Public transport in the aftermath of Covid-19

 
Topic moved from New South Wales by dthead on 04 Apr 2020 12:05
  Ethan1395 Train Controller

Location: An OSCar H Set
KEEP DEBATES ON WHETHER PUBLIC TRANSPORT IS CURRENTLY SAFE TO USE OR NOT TO A MINIMUM TO AVOID THE TOPIC BEING LOCKED

Most know that public transport patraonge has declined significantly during the Covid-19 pandemic, both because less people have jobs to commute to, more people are working at home, and others find safety in their cars (myself included).
But what is the outlook for public transport once the pandemic is over. when we have to rebuilt our way of life, I know I saw @djf01 feels public transport may not recover it's patronage for decades following this event, but I'm wondering if there might be other impacts such as:

- locally built transport vehicles after learning that it's not good to depend so heavily on other nations, both because we can't effectively close our borders, and to help with job creation to help recover fro such mass unemployment

- high demand for public transport in all areas following the mass unemployment as many may not be able to afford to pay their car registration and insurance

- high demand for improved and faster regional services (but not HSR) if Virgin collapses and leaves Qantas as the only airline free to gouge the market (as they already pretty much do)

- more opposition to automated metros and driver-only operation in the aftermath of the mass unemployment


What other impacts to public transport may we see in the aftermath of the Covid-19 pandemic?

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  freightgate Minister for Railways

Location: Albury, New South Wales
Predict the stopping of privatisation of the system in ADELAIDE as travel will reduce for the time being due to business layoffs and government restrictions.
  justapassenger Minister for Railways

Predict the stopping of privatisation of the system in ADELAIDE as travel will reduce for the time being due to business layoffs and government restrictions.
freightgate
The arrangement for the private management of the government-owned system in Adelaide is that the government will continue to hold the fare revenue and set ticket prices, so I don't see any reason that COVID-19 should be any obstacle to the 1 July transfer of tram operations to the Torrens Connect operation.
  viaprojects Chief Train Controller






What other impacts to public transport may we see in the aftermath of the Covid-19 pandemic?
Ethan1395


nice profits to the foreign companies, all up to the terms of the contracts .. but with the jobkeeepr payments etc, there would be a large cash flow from the government.

bus and air are mostly owned by overseas owners , Sydney toll roads just upped there charges .. rail is an unknown as they supply maybe a one off but repairs are local..
  RTT_Rules Oliver Bullied, CME

Location: Dubai UAE





What other impacts to public transport may we see in the aftermath of the Covid-19 pandemic?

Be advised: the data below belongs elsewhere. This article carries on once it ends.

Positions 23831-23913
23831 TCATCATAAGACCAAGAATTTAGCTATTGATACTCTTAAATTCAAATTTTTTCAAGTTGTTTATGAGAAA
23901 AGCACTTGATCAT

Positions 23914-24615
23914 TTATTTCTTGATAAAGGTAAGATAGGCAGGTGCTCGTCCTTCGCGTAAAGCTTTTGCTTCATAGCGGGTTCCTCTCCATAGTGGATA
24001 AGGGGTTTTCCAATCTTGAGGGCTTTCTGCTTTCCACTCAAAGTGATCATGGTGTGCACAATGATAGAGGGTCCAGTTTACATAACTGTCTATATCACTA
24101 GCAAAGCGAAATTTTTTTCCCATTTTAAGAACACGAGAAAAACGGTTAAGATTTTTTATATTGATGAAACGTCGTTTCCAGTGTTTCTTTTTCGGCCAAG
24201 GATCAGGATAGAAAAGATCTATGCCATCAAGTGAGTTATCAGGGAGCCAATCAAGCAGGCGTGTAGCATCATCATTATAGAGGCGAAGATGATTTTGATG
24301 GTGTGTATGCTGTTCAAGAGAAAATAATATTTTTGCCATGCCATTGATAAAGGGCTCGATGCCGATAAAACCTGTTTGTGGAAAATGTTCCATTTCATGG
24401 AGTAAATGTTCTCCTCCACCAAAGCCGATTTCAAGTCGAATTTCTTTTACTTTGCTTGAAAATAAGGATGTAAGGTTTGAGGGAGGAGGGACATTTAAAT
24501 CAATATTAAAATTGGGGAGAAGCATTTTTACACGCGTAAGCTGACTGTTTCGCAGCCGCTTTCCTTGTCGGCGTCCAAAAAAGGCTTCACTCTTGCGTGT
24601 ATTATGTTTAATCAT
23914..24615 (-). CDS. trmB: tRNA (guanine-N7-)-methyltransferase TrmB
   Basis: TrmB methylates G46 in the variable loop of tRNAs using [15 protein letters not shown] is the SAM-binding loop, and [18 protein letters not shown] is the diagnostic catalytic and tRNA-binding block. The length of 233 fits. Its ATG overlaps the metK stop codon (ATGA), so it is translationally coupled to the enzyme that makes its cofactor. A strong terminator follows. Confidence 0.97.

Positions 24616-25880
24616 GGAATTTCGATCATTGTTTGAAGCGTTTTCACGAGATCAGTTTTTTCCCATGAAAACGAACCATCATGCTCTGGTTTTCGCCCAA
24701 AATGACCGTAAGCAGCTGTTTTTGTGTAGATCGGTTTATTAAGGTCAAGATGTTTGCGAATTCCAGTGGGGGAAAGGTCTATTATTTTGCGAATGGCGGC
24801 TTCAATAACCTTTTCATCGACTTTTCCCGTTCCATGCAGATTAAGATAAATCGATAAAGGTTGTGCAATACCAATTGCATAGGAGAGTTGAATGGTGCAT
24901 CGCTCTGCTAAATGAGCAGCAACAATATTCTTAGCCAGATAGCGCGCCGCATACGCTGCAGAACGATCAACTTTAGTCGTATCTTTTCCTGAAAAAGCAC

nice profits to the foreign companies, all up to the terms of the contracts .. but with the jobkeeepr payments etc, there would be a large cash flow from the government.

bus and air are mostly owned by overseas owners , Sydney toll roads just upped there charges .. rail is an unknown as they supply maybe a one off but repairs are local..
viaprojects
The tender for Adelaide Rail was open, no restrictions on potential interested parties. Its also a management contract, probably not alot different to the cleaning and other other contracts issues by Trans Adelaide.

Both major airlines are listed on the ASX and as far as profits go, well VA isn't reknown for its profitability.

Bus companies, not sure, not really interested.
  justapassenger Minister for Railways

The tender for Adelaide Rail was open, no restrictions on potential interested parties. Its also a management contract, probably not alot different to the cleaning and other other contracts issues by Trans Adelaide.
RTT_Rules
TransAdelaide (the arm's length company) hasn't existed since 2010, when the Rann government sold off TransAdelaide's remaining stake in a couple of bus operation joint ventures (the ALP is the party of privatisation) and brought the train/tram operations in house to be run directly by public servants.

Costs have been spiralling out of control since the ability to fire underperforming managers was lost. I endorse the future direction of state ownership and private management, as I'd much rather that a handful of fat middle managers get cut than services to the public.

The bus contracts in Adelaide have all been awarded for the contract period to start on 1 July this year, with the north-south contract area also to include the tram operations. They are all management contracts so they won't be negatively affected by COVID-19, in fact they are well positioned to benefit from any temporary suspension of services if they are agile enough to use it as an opportunity for preventative maintenance